Indigenous rangers share ancient knowledge to help fight bushfires on north stradbroke island

22 September 2016

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Australia    Indigenous rangers are passing on generations of traditional knowledge by working with Queensland's Parks and Wildlife Service to better fight bushfires on North Stradbroke Island.

For thousands of years, the Quandamooka Aboriginal people successfully managed fire on the islands of Moreton Bay.

Evidence of that fire management can still be found on those islands off the coast of south-east Queensland.

Now their expertise is being fully appreciated and acknowledged, by helping to manage and contain bushfires in collaboration with the Redland City Council and other local authorities.

Early in 2014 wildfires started by a lightning strike swept through the island during peak holiday season, causing more than 900 people to be evacuated.

Darren Burns, the joint management coordinator of the Quandamooka Yoolooburrabee Aboriginal Corporation (QYAC), said fires on North Stradbroke Island did not traditionally behave as they have recently.

"Fire on North Stradbroke is a very critical issue, we've got a lot of agencies involved," Mr Burns said.

"Our oldest cultural heritage site on this island is 20,000 years old a lot of people get blown away when you tell them that, we've been here a long time.

"We can go to those areas that were control-burned by our ancestors 100 years ago, and that bush is relatively intact despite 100 years of wildfires on this island.

"But you go outside of those areas and a lot of the bush on Straddie has been trashed.

"It's just not good structure in the bush and it makes for crazy fire season fuel loads.

"So it's a very big load and it's why we're training all of our community rangers up in fire management, because it will be an ongoing project to bring some level of proper management back into it."

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Mr Burns said fire was the management tool that had the greatest effect on the condition and health Australia's landscape.

"We've got pine trees here that are 1,000 years old, and some blue gums here that are 4,000 years old," he said.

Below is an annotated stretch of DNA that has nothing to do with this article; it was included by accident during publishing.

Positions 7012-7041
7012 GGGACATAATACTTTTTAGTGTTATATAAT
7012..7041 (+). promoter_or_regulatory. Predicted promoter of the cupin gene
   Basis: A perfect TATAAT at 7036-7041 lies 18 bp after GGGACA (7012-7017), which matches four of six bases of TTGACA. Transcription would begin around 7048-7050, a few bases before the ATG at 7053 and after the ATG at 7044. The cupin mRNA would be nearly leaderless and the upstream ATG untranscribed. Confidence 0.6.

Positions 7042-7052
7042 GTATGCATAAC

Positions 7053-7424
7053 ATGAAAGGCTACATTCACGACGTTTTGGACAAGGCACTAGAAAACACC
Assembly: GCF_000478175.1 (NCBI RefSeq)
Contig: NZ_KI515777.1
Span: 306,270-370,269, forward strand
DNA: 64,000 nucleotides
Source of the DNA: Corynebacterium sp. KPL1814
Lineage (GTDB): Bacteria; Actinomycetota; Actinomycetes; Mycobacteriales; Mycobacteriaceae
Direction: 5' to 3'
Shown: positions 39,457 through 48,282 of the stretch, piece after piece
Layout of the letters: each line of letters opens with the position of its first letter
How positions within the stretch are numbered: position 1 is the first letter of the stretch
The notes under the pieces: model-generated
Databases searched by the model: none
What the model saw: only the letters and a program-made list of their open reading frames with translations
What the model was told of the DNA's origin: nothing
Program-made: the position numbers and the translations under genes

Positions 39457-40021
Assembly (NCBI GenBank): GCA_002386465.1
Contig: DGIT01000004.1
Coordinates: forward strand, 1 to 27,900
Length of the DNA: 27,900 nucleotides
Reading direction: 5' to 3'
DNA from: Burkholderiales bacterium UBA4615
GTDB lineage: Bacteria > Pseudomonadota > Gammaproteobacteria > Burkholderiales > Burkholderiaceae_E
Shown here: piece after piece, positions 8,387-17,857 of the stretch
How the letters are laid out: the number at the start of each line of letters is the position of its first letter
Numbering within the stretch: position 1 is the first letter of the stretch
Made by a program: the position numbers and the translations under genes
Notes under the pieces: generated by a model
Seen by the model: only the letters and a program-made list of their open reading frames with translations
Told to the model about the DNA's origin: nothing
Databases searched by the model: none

"And we've got those two species of trees living side by side, and that points that the island must have had a fire regime which had cool fires, not the hot fires we see today.

"Traditional methods 'showing progress'

The Quandamooka people have lived on what is now known as North Stradbroke Island since a time beyond memory.

They were formally recognised as the native title holders of the region in a special federal court hearing on the island in July 2011.

Since then, they have taken back some of the responsibility for the land that was taken from them in the past.

The Indigenous rangers program on Stradbroke Island employs 14 Quandamooka people to manage their traditional country.

Patrick Coolwell grew up on the island, and now supervises the community rangers program.

"Mainly getting back working onto country as well is a good feeling, looking after the land and bringing it back to what it was," Mr Coolwell said.

"How the land management works and how our people used to look after the land, it paints a good picture that our people have been on this land years and years before and they managed that land as well.

"It's up to us now to keep doing that job as young rangers."

Kathryn Crouch, ranger and administrator, said she could already see the progress being made by using a more traditional Aboriginal approach for managing the land.

"At the moment we're doing a lot of back-burning, because we've had a lot of hot fires, it's actually made the growth of the bush quite thick," she said.

"So managing fire sort of thins that out and we're trying to get it back to the way it originally was when our ancestors burnt every season."